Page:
GMOs (genetically modified organisms) is a complex topic and consumers are realizing they need to pay closer attention to what exactly is in the food they eat and where it comes from. Although many brands are bowing to the demands of consumers who want clean, organic foods and supplements, many companies are rebranding genetic engineering with terms such as “bioengineered,” “CRISPR,” “gene editing,” “gene silencing,” and “synthetic biology.”
The newest genetically engineered foods are not currently labeled and are now in grocery stores and suppliers. According to a article by Dana Perls in Natural Products Insider (Aug 19, 2019), “These new GMOs are unpredictable and largely untested. Studies show that genetic engineering, particularly new techniques like CRISPR, cause surprise genetic errors and problems for organisms and ecosystems. Once in the environment, these new genetically engineered organisms are uncontainable and could cause irreversible ripple effects. Many of these new GMOs may rely on toxic pesticides linked to cancer and be responsible for destroying bee populations around the world. . . Many new GMO products are intended to replace plant-based commodities, such as vanilla, stevia, coconut and cannabinoids. Not only do people’s livelihoods around the world depend on growing these valuable crops, but many of the crops are culturally important and ecologically critical.”
According to the latest USDA labeling law which will be implemented at the beginning of 2020, although companies aren’t required to use the GMO label until January 1, 2022, three different labeling methods will appear.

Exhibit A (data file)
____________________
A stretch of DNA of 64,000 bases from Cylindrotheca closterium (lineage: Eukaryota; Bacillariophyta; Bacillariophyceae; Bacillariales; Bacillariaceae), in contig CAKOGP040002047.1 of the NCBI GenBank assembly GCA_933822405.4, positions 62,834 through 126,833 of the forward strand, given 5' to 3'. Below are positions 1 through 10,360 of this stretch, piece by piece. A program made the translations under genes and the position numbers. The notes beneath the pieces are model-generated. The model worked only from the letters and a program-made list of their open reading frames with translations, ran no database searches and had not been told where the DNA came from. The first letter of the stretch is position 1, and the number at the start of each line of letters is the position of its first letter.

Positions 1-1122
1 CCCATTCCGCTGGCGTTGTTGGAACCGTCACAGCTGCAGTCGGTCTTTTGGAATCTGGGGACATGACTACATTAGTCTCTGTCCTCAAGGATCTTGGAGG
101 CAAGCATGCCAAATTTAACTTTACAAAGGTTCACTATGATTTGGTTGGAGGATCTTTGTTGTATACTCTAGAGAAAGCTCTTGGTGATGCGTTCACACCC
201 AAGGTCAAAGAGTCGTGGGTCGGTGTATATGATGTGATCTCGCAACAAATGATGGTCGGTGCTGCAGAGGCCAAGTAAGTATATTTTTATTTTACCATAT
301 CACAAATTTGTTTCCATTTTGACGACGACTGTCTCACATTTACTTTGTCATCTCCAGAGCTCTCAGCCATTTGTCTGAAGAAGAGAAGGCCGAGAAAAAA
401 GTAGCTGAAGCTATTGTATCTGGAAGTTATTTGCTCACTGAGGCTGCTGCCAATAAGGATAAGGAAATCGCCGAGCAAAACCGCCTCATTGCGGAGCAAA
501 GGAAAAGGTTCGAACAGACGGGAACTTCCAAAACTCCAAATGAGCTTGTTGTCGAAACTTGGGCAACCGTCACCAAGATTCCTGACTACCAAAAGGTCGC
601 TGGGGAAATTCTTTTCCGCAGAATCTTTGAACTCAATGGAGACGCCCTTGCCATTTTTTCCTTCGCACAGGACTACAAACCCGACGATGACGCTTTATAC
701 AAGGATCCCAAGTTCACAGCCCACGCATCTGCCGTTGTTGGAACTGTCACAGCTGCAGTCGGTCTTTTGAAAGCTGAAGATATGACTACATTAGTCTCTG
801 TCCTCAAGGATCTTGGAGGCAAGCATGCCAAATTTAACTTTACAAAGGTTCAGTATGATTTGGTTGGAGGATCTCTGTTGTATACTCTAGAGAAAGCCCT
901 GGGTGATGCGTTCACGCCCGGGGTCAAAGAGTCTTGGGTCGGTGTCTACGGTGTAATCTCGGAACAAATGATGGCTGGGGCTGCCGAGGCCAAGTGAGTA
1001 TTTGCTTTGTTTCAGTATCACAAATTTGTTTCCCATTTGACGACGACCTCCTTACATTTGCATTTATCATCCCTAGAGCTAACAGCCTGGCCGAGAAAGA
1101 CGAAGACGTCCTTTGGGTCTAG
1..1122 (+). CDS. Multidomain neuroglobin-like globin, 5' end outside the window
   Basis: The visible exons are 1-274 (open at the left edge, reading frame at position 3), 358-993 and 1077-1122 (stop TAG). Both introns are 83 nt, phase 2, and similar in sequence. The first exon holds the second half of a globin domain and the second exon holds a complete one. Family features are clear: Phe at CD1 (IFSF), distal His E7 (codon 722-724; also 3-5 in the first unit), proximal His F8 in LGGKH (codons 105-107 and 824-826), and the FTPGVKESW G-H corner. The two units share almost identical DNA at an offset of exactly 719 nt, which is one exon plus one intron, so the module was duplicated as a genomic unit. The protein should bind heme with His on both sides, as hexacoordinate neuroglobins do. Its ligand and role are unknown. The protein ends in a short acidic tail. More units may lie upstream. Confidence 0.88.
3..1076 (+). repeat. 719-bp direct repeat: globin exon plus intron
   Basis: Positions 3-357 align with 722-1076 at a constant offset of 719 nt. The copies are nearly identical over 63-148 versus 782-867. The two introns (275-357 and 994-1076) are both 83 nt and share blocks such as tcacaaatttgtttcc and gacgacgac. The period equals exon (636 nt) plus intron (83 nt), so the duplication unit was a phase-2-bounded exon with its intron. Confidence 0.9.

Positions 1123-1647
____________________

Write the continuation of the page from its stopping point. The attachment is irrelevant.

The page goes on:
- Text on food packaging (example: Partially produced with genetic engineering)
- A symbol that represents bioengineering
- An electronic or digital link that can be scanned
Smaller food manufacturers with limited resources may also choose to label their GM foods using a telephone number that can provide additional information or an internet URL.
The law requires labeling only on bioengineered foods intended for human consumption that contain more than five percent GMO ingredients. Instances where GMOs do not have to be labeled include:
- Foods derived from animals, such as eggs, meat and milk
- Refined ingredients like oils and sugars
- Food served in a restaurant
- Foods manufactured and sold by very small manufacturers (local shops, etc.)
- Any non-food products
Since unlabeled GMOs may be in the supply chain, it’s important for several reasons that your company investigates what it is sourcing for several reasons:
- To avoid contamination of unadulterated foods, herbs, etc.
- To protect the integrity of the natural foods industry
- To maintain your credibility, accountability, and trust as a supplier, manufacturer or retailer
- To maintain a firm stance against GMO development by refusing to incorporate products or supplies that are potentially harmful to consumers and the planet.
Ask your suppliers these questions (provided by Dana Perls, the senior food policy campaigner at Friends of the Earth (foe.org) and published in Natural Products Insider:
- Are any ingredients derived from genetic engineering, including new gene editing techniques like CRISPR?
- Are any ingredients produced using fermentation or bioengineering? Are any ingredients derived from yeast, algae or enzymes?
- Does the supplier know from where the ingredients are originally sourced?
- Would the supplier sign an affidavit confirming the ingredients are produced through processes that do not use genetic engineering techniques?
So do your diligent investigation into sourcing ingredients for your products. Your customers will thank you for it.
LIST OF GMO CROPS TODAY
- Alfalfa (for animal feed)
- Sugar beets
- Rainbow papaya
- Ranger Russet and Atlantic potatoes
- AquAdvantage® Salmon
- Arctic® Apples
- Golden Rice®
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